In 1670, a strange object in the night sky caught the attention of Europeans. It was very bright at first, then faded into darkness, again became bright, faded once again and went on until it finally flickered out in May 1672. Every time it brightened, its peak brightness was lower than the previous peak, suggesting that the object – called Nova Vul 1670 – was neither a planet nor a star. So what was it then?
Descriptions of Nova Vul 1670 seemed similar to that of a red nova – a class of objects involving two main-sequence stars orbiting each other, eventually colliding and merging into one new star. A famous example of a red nova is V1309 Scorpii, formed by the explosive merger of two low-mass red giant stars as observed in 2008. It was possible that Nova Vul 1670 could also be a red nova.
In 2013, two ground-based radio telescopes on Earth – the Atacama Pathfinder Experiment (APEX) in Chile and the IRAM 30-metre telescope in Spain – studied the leftover molecular gas around Nova Vul 1670 and found that it contained radioactive isotopes (most noticeably carbon-13, nitrogen-15 and oxygen-18) typically not found in normal cosmic matter. Further analysis of the observational data showed the presence of the stable aluminium monofluoride, indicating the presence of radioactive aluminium-26.
To ascertain this, astronomers subsequently turned the attention of Atacama Large Millimeter/submillimeter Array (ALMA) in Chile and Northern Extended Millimeter Array (NOEMA) in France towards Nova Vul 1670. This time, astronomers had no doubt that they were looking at aluminium-26 in the molecular form as aluminium-26 monofluoride.
Atoms of the same element that have different mass numbers are called isotopes, like aluminium-27 and aluminium-26 here. The aluminium-27 atom has 13 protons and 14 neutrons (i.e. a mass number of 27) whereas aluminium-26 has 13 protons and 13 neutrons. In similar vein, molecules containing different isotopes of one atom are called isotopologues, such as aluminium-26 monofluoride – 26AlF – and aluminium-27 fluoride – 27AlF.
As molecules spin and tumble in outer space, they emit energy in millimetre wavelengths through a process called rotational transition. Laboratory experiments help unravel these molecules in astronomical data. However, spotting aluminium-26 monofluoride was not straightforward because its characteristic energy emissions weren’t readily known. Why? Because aluminium-26 and its compounds are not found on Earth.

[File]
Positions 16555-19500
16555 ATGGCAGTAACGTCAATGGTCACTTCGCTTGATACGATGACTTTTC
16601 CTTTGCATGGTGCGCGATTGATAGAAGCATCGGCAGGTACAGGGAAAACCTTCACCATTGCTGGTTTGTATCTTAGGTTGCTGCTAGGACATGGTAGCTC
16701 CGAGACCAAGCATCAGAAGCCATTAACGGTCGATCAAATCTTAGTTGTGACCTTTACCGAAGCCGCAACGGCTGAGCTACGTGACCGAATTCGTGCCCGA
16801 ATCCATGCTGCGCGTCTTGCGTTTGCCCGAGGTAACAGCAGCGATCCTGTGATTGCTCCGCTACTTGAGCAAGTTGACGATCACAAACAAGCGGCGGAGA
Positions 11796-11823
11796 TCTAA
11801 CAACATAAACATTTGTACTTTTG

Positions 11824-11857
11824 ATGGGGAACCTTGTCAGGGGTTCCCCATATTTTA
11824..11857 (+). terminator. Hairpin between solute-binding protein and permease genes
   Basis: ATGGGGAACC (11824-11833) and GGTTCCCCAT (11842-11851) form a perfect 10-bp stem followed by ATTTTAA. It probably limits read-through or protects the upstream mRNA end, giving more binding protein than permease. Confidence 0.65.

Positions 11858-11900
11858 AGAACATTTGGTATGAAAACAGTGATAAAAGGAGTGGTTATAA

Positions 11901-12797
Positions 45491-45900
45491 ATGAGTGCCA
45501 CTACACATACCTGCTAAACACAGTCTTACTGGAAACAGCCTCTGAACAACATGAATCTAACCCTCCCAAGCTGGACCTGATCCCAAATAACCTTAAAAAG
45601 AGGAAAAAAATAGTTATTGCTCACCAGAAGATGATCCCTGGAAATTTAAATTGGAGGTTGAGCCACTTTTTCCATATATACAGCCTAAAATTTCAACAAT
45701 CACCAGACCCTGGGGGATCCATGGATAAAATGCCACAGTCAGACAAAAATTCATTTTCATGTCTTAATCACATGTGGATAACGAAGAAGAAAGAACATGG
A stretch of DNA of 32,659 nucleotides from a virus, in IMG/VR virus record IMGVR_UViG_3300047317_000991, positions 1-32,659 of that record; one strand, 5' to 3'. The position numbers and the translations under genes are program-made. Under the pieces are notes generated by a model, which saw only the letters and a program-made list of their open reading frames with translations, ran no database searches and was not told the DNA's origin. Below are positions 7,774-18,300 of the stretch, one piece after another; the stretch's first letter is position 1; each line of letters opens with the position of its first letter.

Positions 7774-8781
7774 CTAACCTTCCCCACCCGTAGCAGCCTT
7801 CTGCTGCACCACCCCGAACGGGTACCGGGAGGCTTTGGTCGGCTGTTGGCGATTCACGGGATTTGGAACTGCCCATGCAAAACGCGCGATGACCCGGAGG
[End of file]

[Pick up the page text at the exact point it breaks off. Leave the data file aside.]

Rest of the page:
One way out was to produce this molecule in nuclear experiments and then study it. The other was to extrapolate what we know of aluminium-27 monofluoride using computer calculations to determine what the emission of aluminium-26 monofluoride could look like. The former option would have been very expensive, so the scientists went with the latter, and it paid off. This is a unique feature of their work, published on July 30.
Aluminium-26 is thought to be produced in massive stars and classical novae (when a star becomes brighter for a short period by around 5-15 powers of 10). However, the observational characteristics of and the abundance of carbon, nitrogen and oxygen isotopes around Nova Vul 1670 did not match with what was expected of massive stars and classical novae.
Instead, astrophysicists found its case could be explained using red giant stars – stars in their twilight years that have expanded considerably to cool themselves down. A single, undisturbed red giant is known to produce a substantial amount of radioactive aluminium close to its core. However, dredging it to the surface could only be possible if the red giant star collided violently with another star. And this could have happened in the case of Nova Vul 1670.
The observation of aluminium-26 monofluoride molecules in the envelope around the newly formed star 348 years after the collision supports this conclusion: that Nova Vul 1670 is a stellar-merger remnant of a binary that contained a red giant star.
For many decades, astronomers have been familiar with gamma-rays coming from aluminium-26 dispersed across the Milky Way galaxy – but specific sources have remained out of focus until now. This is the first time that a definitive source of aluminium-26 has been identified beyond our Solar System.
Unstable isotopes possess an excess of nuclear energy that they shed by emitting gamma-ray photons and so ‘decay’ into a less-radioactive and more stable form. In the current case, aluminium-26 decays into magnesium-26 by emitting a gamma-ray photon.
Since the ALMA and NOEMA instruments can only detect aluminium-26 present in its molecular form (26AlF), astronomers expect there could be more aluminium-26 around Nova Vul 1670 than the scopes have revealed.
The study also emphasises that there could be other astronomical sources of aluminium-26 in our galaxy. To its credit, it also highlights how telescopes like ALMA and NOEMA are technologically capable of searching for these sources with a higher angular resolution than gamma-ray observatories can.
Mywish Anand recently obtained his masters degree in computational physics from the Central University of Punjab, Bathinda.